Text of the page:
Molecular map of the synapse

Scientists at the Institute for Auditory Neuroscience, UMG, the Max Planck Institute for Multidisciplinary Sciences and the Abberior Instruments GmbH have applied high-resolution 3D-MINFLUX technology for precise 3D representation of the molecular organization in the active zone of rod photoreceptor cells.

For the processing of sensory stimuli, the concerted interaction between nerve cells is crucial. Only a fast and efficient transmission of stimuli from the environment enables the body to initiate an adequate response, such as rapidly closing the eyelids or catching a flying ball. Years of research in molecular neurobiology have shown that nerve cells have developed strategies to optimize the processes of signal transmission at their synapses, the contacts between nerve cells. In the active zone of transmitter release from chemical synapses, the components required for signal transmission are brought into close spatial proximity and assembled into so-called macromolecular signaling complexes. The exact molecular organization of the active zone of synapses, where the release of neurotransmitters for signal transduction takes place, has not yet been clarified.

Researchers led by Prof. Dr. Tobias Moser, director of the Institute for Auditory Neuroscience at the University Medical Center Göttingen (UMG) and spokesperson of the Multiscale Bioimaging Cluster (MBExC), have now gained fascinating insights into the molecular organization in the active zone of rod photoreceptor cells. In collaboration with scientists at the Max Planck Institute for Multidisciplinary Sciences (MPI-NAT), the Collaborative Research Center 1286 and the company Abberior Instruments GmbH they succeeded in combining ultra-high-resolution 3D MINFLUX nanoscopy with a novel tissue immobilization technique. This allowed three-dimensional detail images of the active zone of the synapse to be obtained with a precision of a few nanometers. In this way, the researchers were able to decipher the molecular map of the active zone of photoreceptors. The images and findings were published in Science Advances.

Research results in detail

The active zone of chemical synapses plays a major role in the perception and transmission of signals from the environment. When a nerve cell is excited by an external stimulus, transporter structures, so-called synaptic vesicles, fuse with the membrane in this special release zone. Neurotransmitters are released in the process. These chemical messengers pass through the synaptic cleft to a downstream nerve cell and thus transmit the stimulus information. Exactly what the organizational structure of the active zone looks like was not known until now.

In a joint effort, Prof. Moser, his team and the team at Abberior Instruments have now succeeded in visualizing these for the first time and created a molecular map of the synaptic active zone of rod photoreceptor cells from the retina of the eye. Rod cells play a role in image perception and their complex morphology makes them an attractive target for the use of high-resolution 3D imaging techniques.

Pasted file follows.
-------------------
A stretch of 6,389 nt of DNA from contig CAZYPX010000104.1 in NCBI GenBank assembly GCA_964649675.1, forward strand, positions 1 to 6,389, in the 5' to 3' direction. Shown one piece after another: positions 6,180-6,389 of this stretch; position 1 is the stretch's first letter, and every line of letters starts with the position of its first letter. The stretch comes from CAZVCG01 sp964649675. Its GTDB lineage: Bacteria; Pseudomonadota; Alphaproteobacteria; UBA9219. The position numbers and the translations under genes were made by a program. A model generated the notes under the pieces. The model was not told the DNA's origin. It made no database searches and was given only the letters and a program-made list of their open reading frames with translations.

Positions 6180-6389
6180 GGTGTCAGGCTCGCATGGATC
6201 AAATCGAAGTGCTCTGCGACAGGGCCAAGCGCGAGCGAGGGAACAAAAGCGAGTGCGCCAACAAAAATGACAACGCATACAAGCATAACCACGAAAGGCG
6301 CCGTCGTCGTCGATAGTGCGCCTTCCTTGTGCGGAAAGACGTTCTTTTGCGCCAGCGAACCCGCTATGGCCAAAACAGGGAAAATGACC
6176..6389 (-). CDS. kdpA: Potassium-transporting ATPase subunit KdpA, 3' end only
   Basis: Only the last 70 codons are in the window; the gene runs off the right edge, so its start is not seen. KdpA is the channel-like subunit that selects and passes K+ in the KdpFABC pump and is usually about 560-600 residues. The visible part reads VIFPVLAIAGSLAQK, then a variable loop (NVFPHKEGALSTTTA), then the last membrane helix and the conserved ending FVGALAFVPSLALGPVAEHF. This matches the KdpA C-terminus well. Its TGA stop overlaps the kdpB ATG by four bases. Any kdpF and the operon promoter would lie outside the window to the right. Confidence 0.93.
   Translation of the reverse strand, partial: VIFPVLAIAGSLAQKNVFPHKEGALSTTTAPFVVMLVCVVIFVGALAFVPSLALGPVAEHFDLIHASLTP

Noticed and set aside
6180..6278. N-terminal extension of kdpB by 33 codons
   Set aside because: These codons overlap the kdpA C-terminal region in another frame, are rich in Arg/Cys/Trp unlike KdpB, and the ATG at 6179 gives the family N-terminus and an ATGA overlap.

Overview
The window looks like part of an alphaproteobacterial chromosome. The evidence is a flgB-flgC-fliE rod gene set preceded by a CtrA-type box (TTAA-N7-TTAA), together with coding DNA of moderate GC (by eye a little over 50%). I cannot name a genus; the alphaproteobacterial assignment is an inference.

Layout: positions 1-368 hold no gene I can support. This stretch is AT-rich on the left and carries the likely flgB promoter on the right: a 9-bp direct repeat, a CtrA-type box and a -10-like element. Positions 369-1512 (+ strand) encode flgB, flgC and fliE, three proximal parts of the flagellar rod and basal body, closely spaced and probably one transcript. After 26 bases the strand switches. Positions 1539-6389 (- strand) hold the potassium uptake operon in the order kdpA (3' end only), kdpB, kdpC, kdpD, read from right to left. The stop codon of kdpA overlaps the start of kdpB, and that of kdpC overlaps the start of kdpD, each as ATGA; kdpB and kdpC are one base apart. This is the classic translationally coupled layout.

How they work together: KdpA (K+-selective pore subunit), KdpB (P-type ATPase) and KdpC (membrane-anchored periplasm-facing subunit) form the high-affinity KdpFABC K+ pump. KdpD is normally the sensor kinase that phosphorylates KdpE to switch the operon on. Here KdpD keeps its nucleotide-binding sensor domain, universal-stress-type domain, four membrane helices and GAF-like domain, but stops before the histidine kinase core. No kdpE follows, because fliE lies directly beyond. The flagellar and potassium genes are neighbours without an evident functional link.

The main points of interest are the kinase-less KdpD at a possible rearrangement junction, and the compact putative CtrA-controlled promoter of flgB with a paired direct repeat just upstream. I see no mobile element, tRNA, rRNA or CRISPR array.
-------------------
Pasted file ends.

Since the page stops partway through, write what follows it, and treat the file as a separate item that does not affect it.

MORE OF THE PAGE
“Via a novel sample immobilization technique, we call heat-assisted rapid dehydration (HARD), a thin layer of synaptic rod terminals from fresh retinal sections is deposited onto glass coverslips,” says Chad Grabner, scientist at the MPI-NAT and the UMG and one of the two first authors. “The combination with the optical 3D-MINFLUX nanoscopy technology, developed by Nobel laureate Stefan W. Hell from the MPI-NAT, can image proteins that are important for signal transmission in 3D at the ribbon-shaped active zones of the previously fluorescently labeled rod synapses with unprecedented precision,” says co-author Isabelle Jansen from the Abberior Instruments GmbH. The combined method enabled spatial imaging of about a thousand single-molecule fluorescence events at a resolution of four to six nanometers in less than 30 minutes.

The scientists moreover showed for the first time that the active zone proteins are arranged over about one micrometer like train tracks in parallel rows on both sides of the ribbon-like zone. A continuity that suggests that the vesicle release sites are arranged serially at regular intervals along the active zone. At the same time, the proteins in the adopted vesicle release sites appear to be only a few nanometers apart. “This is a very important finding. It provides new insights into the structure and function of the rod synapse and the active zone in general,” Prof. Moser says. “Our study further demonstrates that the combination of MINFLUX and HARD technology is a powerful approach to decipher the structure of synapses and other nanoscale functional units of cells in a near-tissue context.”

For Dr. Christian Wurm, Head of Application at Abberior Instruments, and co-author of the publication, the results are a great sign of success for the company’s transfer efforts. Recently, Abberior Instruments received the technology transfer award presented by the German Physical Society. “Giving scientists access to breakthrough technologies like MINFLUX is key to scientific progress,” he accentuates. “Within less than four years of its first demonstration, we developed MINFLUX into a ready-to-use system. Now, together with researchers, we can explore a new world of possibilities. The unraveling of molecular architectures through imaging has proven to be a key application area.”